To sustain these demands, there are over 200 float glass production plants worldwide. They produce over 60 million tons (about 7.5 billion square meters) of glass annually! But float glass production can be expensive due to the high cost of transportation and energy required for glass melting (often up to 1700 °C). In order to reduce costs, these plants tend to be regionally distributed to minimize the high costs of transportation and tend to operate continuously to minimize losses.
We will be exhibiting a suite of products for the Transmission and Distribution industry at booth 3800 during the 2014 IEEE PES T&D Conference and Exposition in Chicago, IL from April 15-17th.
This is the 50th anniversary of the conference and will showcase the technologies, products, companies, and minds that will lead the industry through the next 50 years and beyond.
We understand that the power industry is facing challenges with aging equipment and needs technologies like online dissolved gas monitoring. Other technologies, such as fiber optics, pyrometry, and thermal (infrared) imaging help utilities monitor critical elements.
Transmission and distribution substations and assets are under heavy stress and are increasing in age without quick relief in sight. Utilities need to extend the life of their assets, and do so intelligently with automation to also compensate for the workforce that is aging and retiring. In order to accomplish this, more and more utilities are installing sensor technology on critical assets.
The value of continuous online sensor monitoring on transmission and distribution systems has been well documented. Benefits of this monitoring include such things as asset optimization, enabling condition based maintenance, detecting component failure before it actually occurs and enabling safe dynamic loading.
On February 27, 2014, an IEEE Power & Energy Society webinar will be held with Jeff Golarz, Director, T&D Solutions and Gas Products. In this webinar, Jeff will cover how the increased use of Sensors and Data collected influences the development of Smart Sensor technology with increased intelligence at the “edge” of monitored systems.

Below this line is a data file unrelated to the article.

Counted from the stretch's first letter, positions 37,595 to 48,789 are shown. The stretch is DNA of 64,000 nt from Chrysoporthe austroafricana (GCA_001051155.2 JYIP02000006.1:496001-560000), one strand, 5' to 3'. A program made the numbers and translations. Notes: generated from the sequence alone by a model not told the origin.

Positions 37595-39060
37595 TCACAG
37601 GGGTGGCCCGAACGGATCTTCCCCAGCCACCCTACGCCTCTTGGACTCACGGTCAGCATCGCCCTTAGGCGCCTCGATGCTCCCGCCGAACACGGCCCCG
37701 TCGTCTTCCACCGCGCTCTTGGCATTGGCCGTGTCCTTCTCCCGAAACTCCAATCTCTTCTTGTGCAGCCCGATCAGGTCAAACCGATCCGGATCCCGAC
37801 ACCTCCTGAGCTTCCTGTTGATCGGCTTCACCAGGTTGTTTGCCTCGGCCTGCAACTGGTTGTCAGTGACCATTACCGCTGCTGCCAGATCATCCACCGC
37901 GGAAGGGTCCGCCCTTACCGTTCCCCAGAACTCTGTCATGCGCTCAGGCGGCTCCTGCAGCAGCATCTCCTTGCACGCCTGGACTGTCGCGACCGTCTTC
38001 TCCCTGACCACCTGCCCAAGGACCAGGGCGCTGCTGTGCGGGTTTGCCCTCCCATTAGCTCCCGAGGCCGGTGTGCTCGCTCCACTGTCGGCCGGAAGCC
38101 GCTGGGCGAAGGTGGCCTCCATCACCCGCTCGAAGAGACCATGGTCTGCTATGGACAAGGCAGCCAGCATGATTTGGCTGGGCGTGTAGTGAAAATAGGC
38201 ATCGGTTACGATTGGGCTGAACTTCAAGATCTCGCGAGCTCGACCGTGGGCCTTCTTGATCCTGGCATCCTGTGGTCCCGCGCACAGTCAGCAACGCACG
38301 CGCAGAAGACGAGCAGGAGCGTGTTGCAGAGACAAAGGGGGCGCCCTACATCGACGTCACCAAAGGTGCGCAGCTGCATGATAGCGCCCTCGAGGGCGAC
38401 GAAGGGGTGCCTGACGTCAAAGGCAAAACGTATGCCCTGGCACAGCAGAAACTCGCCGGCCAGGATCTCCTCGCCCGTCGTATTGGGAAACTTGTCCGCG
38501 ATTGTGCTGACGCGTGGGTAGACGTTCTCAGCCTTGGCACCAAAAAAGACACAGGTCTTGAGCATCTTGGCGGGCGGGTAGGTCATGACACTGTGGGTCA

Click the button below to register for this FREE Webinar.
Although most infrared thermal imagers are now designed for a one-handed point-and-shoot operation and the operational basics are fairly easy to learn, many owners only learn a fraction of the capabilities and features. More importantly, the frequency of capturing a meaningless image, or incorrectly interpreting an image is a serious concern when the imager is in the hands of an untrained operator. Thermal Imagers are purchased as an investment and are expected to be used to discover problem areas, monitor processes, increase quality, etc.
In order to make that investment hold its value, getting your Level 1 Thermographer’s Certification is an important first step in the process. To gain complete return on investment in thermography, it is vital to be certified so you can take appropriate images, as well as fully understand what your thermal images are telling you. Having the equipment and not completely understanding it’s proper use could cause costly mistakes and disrupt your career. Certification can be an added costly line item to you, but it should be considered an investment that typically yields great returns.
Furthermore, ISO requirements lead many organizations to pursue training based on guidelines and standards from independent organizations such as the American Society for Nondestructive Testing (ASNT) in the United States. The most valuable course will meet or exceed ASNT’s SNT-TC-1A and CP-105 guidelines, by covering the principles and technologies involved and giving you some level of practical training under the direction of a an ASNT-certified instructor.
Listed below are the core concepts covered in a Level 1 Thermography course:
Continuing with the Christmas theme from my last blog, “Do You See What I See?,” I wanted to take another opportunity to share more information on what is coming over the horizon in the marketplace, but from a perspective of even further into the future. In this blog, “Do You Hear What I Hear?,” I will share what I am hearing from my involvement as a leading sensor supplier on a global basis. The intent of this blog is to share something before it is actually being seen. It is from the standpoint of “you heard it here first”.
So with that, let’s “put our ears to the ground” so to speak and find out what is coming. Continue reading